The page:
Careful review of the literature indicates that 3 unrelated scientific teams have now demonstrated the presence of Y. pestis-specific biomolecules in 14th-18th-century human remains in 11 sites in Europe. These locations include 7 nonport, inland sites <650 km from the coasts (4-6) in addition to 3 Justinian (nonport) locations (4,7). Therefore, the fact that Y. pestis was the etiologic agent of Black Death can no longer be disputed; the inconsistencies correctly noted by Welford and Bossak actually question the reservoir and the vector of Y. pestis during the Black Death and the following epidemics rather than its cause. McLean and Fall remind us that the cumulative work of their mentor, David E. Davis, suggested that black rat ectoparasites could not have been likely vectors of medieval plague in Europe, based on the facts that expected die-offs of rats were not reported and that the rodents' fleas would not have been active during winter in medieval Europe (8).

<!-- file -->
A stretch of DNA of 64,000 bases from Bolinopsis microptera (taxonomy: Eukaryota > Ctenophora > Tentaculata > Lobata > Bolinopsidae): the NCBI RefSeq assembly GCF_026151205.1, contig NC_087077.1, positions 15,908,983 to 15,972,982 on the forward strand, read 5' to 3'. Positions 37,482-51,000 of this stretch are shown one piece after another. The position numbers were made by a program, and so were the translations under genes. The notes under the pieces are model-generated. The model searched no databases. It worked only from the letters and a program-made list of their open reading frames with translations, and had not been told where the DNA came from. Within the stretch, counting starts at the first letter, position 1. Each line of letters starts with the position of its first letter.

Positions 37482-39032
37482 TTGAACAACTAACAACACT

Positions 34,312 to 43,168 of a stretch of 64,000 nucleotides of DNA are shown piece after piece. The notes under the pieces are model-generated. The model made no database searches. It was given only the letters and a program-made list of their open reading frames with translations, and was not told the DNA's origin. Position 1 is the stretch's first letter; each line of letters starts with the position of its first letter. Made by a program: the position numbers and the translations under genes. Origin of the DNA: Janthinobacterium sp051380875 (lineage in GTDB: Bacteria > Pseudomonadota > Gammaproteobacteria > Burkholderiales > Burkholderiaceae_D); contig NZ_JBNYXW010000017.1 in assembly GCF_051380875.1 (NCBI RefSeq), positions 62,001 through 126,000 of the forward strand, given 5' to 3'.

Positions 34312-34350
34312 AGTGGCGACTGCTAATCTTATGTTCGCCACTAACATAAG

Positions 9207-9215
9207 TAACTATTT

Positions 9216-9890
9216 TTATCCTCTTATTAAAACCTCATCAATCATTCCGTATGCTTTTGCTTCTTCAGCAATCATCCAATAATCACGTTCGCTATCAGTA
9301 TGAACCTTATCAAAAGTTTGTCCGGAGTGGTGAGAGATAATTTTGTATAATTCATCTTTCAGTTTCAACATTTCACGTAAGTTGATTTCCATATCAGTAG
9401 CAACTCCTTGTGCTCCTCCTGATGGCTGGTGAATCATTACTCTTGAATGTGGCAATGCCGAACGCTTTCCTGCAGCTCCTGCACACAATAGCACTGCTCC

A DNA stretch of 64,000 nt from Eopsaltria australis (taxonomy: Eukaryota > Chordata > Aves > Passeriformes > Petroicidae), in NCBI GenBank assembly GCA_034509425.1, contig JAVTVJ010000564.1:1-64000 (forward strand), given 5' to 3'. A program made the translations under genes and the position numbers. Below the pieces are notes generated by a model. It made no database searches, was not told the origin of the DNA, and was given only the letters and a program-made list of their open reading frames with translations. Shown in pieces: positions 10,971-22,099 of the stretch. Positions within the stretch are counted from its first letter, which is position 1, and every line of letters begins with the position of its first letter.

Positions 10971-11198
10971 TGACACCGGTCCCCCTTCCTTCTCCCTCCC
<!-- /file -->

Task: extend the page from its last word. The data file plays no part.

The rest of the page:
McLean and Fall acknowledge that our experimental data pave the way toward an alternative scenario of body louse-borne transmission of the Black Death. Such transmission of Y. pestis was observed by Blanc and Baltazard during a cluster of bubonic plague cases in households in Morocco during World War II (9). These authors demonstrated that the body louse could be infected when living on a septicemic patient, could stay alive for 7 days with infectious feces, and could transmit plague (9). Demonstration of Y. pestis in human lice collected from Black Death burials would be a step toward understanding the epidemiology of Black Death; this technically demanding approach has been successfully used to assess the transmission of typhus in soldiers of Napoleon's Grand Army buried in Vilnius, Lithuania (10).